This Ramadan I told myself I want to become mindful of Allah. So, I’ve been reading a simplified translation of the Quran every day and the things I am learning I am connecting to myself. This is where the idea of this blog came from. I wanted look deep into the verses that I was reading so I can feel again, I guess. I want to grab my religion with both hands and call it mine. That’s one of my big aims. Refocus, recalibrate, and remember Allah. So now that I’m at the halfway mark, the reading of the Quran on a daily basis, reflecting on verses and looking into them is really working. I’m going to try carry this on for the next 15 days and after Ramadan too. The next 15 days I will also focus on my du’aa (suplication). I need to give it a lot more importance and find the sweetness in it. I tend to shy away from it because I feel like a hypocrite asking God for things when I haven’t been a great Muslim. I will look into supplication properly and apply that to my daily life.

I’m basically working at my foundation this year. I’ve been so busy trying to gulp any knowledge I can find that I’ve become way too heavy for my cracking foundation.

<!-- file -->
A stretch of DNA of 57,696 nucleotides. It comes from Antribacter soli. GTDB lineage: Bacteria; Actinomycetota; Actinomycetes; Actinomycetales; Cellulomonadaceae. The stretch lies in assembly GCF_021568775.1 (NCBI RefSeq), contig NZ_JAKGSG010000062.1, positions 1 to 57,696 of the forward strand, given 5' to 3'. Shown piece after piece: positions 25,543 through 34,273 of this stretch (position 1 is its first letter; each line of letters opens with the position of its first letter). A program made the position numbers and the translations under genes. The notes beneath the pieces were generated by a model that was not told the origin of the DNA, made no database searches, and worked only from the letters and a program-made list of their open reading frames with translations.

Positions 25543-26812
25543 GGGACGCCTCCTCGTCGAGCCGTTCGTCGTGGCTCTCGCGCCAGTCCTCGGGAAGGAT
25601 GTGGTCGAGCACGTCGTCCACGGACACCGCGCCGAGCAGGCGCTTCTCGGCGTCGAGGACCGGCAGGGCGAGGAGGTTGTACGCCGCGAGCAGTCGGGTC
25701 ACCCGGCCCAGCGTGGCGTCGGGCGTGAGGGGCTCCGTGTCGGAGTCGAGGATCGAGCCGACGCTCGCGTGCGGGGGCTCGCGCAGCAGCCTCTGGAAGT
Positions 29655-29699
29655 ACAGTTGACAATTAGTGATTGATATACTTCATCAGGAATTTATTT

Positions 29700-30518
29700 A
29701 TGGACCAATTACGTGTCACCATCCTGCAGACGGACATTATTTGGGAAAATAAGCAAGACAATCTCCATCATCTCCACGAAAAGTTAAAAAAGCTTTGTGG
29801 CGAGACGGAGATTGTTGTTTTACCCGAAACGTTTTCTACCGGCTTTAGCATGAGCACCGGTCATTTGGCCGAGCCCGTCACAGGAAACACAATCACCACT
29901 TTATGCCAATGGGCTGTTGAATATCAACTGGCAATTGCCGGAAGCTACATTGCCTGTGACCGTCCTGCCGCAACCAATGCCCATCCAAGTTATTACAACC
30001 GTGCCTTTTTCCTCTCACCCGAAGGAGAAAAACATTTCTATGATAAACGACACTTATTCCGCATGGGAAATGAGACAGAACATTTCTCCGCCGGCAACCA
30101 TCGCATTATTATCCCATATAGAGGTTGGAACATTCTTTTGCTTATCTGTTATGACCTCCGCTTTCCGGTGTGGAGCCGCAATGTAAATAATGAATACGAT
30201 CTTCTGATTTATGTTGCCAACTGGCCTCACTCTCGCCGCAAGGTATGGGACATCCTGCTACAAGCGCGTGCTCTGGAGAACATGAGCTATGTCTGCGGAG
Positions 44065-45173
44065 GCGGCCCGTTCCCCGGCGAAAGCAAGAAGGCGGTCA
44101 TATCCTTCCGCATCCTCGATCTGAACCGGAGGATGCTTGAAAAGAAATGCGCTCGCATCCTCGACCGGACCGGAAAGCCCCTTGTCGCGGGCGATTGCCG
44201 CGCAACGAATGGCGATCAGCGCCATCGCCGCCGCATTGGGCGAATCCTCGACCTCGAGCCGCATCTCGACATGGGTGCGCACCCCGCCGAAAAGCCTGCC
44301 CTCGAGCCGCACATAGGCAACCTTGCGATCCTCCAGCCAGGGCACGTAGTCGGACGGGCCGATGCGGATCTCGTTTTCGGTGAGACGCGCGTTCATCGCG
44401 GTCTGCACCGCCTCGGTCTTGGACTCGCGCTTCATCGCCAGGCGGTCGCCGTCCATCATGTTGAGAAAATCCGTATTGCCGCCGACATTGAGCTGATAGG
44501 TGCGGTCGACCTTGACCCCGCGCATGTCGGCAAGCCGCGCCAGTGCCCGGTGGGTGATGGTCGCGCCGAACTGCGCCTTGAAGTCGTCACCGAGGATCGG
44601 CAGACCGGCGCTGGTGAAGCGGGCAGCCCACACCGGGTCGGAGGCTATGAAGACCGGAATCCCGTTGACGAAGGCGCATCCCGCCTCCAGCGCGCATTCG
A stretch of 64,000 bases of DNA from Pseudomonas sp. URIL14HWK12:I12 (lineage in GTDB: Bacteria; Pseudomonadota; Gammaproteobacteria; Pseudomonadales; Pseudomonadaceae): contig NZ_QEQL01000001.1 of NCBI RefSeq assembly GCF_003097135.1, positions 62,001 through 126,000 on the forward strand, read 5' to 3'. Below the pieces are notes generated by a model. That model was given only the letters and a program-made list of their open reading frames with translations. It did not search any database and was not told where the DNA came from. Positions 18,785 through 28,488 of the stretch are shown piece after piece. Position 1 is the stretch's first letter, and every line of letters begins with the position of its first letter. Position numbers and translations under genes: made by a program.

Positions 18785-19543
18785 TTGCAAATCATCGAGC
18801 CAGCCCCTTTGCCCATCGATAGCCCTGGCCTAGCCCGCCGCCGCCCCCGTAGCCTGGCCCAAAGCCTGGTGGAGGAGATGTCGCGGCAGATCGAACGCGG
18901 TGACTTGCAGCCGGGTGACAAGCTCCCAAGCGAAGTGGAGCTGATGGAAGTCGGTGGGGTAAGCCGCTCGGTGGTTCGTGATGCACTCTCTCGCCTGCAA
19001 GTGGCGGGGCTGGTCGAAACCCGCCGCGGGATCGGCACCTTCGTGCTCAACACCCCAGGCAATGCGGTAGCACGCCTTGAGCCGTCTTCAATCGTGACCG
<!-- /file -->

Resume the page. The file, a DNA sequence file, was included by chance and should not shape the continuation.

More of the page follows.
Setting goals really helps. Short term and long term. If you haven’t done so already, set your goal for the next 15 days. And then a six month one and then a year one.. which will lead to your ultimate goal. This goes to people of all faith. It really helps you figure out what needs to be done to achieve those goals. Don’t waste any time.

Day 16: The Halfway Mark

Day 15: Behind The Screen: Moses

I’ve decided to join a Behind The Screen for one of my poems with a post from my Ramadan blog. I think this one goes hand in hand so I’m hoping it works. For those who haven’t read my poem Moses, here’s the link to it (might help understand this post a little better):